By David Hill, CAPP
I encountered a pretty interesting factoid last month: Used car sales around the world are up!
Our global auto industry is pretty good at counting its own output–numbers of cars sold in each region, by country, by manufacturer, by style, by option, and a dozen other distinguishing factors. It is pretty easy to get a reasonably accurate figure on global new car production–somewhere around 60-70 millions of automobiles per year–but nobody is counting the numbers of used cars hitting the roads in developing economies.
Historically, industrializing countries have been aware that a sound economy is based on good transportation policies and infrastructure as well as a vital automobile industry; many have developed tariffs and duties to favor growth of domestic automobile production and import of new cars only; the intent has been to keep foreign prices high and subsidize local production. Since the economic crash of 2009 and the consolidation of global auto manufacturing, domestic production has declined or disappeared and governments have relaxed regulations, allowing the import of used vehicles from other countries. This has resulted in a boom in availability of inexpensive, gently used vehicles entering these economies at now-affordable price points, producing an exponential expansion of vehicle ownership and its resultant traffic congestion. For developing economies that do not have the parking, roadway, and regulatory infrastructure to handle mass vehicle use, the growth in demand has been difficult to accommodate.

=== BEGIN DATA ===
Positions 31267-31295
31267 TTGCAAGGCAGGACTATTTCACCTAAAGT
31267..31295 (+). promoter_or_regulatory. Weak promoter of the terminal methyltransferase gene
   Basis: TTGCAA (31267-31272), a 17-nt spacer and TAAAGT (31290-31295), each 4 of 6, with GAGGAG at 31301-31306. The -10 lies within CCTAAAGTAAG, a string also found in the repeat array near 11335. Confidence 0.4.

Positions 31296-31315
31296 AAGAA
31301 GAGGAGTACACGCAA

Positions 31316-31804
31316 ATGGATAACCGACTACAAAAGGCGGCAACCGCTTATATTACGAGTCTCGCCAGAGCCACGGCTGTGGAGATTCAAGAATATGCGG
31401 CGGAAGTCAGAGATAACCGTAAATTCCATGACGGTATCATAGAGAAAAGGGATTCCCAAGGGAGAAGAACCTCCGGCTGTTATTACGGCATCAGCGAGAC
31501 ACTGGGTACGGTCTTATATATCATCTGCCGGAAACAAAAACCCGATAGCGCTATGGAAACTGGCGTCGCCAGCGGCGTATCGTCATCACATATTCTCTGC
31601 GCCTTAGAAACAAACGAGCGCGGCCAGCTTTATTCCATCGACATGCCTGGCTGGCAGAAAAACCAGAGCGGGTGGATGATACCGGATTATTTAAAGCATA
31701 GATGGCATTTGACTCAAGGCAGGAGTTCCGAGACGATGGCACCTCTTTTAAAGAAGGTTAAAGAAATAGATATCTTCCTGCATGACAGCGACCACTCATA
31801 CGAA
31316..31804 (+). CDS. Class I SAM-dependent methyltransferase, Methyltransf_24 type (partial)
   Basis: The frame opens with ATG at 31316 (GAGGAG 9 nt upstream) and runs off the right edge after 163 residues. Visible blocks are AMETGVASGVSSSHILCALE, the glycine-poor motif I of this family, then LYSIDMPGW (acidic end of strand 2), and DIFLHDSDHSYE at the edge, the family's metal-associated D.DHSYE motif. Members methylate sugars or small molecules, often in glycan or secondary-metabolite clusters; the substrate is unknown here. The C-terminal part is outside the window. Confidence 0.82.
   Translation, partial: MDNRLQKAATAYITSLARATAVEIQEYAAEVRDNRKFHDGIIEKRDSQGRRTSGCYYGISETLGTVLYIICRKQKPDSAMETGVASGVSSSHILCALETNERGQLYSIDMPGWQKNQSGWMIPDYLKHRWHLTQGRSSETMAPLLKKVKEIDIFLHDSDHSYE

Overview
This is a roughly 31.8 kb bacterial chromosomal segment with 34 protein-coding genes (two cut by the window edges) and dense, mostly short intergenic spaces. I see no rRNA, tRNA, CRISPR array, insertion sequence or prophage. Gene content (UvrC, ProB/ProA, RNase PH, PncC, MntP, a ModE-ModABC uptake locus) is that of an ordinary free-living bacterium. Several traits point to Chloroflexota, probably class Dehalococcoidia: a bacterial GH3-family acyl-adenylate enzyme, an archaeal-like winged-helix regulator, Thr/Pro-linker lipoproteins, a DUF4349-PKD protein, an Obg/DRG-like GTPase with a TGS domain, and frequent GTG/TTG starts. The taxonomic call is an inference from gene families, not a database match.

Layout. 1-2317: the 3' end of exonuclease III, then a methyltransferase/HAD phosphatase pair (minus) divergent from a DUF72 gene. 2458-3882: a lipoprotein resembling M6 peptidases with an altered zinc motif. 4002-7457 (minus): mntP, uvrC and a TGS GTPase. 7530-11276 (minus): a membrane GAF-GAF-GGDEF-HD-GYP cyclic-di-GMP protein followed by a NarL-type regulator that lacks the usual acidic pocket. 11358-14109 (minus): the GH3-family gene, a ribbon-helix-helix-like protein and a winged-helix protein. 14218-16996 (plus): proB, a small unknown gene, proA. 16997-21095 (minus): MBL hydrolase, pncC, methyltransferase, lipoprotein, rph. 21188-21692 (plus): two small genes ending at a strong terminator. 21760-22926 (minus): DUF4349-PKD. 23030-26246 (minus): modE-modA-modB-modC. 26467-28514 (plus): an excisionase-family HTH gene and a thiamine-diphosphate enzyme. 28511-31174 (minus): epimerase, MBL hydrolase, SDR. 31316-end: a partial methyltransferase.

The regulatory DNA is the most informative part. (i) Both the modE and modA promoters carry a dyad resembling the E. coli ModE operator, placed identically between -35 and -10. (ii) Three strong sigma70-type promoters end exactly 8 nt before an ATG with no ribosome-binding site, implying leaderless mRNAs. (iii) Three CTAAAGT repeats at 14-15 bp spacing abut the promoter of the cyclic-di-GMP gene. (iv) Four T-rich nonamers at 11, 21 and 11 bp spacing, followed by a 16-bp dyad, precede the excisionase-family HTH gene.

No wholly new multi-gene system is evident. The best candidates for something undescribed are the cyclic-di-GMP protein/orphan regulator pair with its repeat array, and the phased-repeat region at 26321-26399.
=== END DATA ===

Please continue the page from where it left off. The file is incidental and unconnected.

In North America, some are predicting a decline in automotive infrastructure demand as autonomous vehicles come online. Modern vehicles are well made and can easily last 15 years. As our internal parking requirements decline through the next decade, perhaps our future lies in helping the developing world catch up with their infrastructure needs.
David Hill, CAPP, is CEO of Clayton Hill Associates.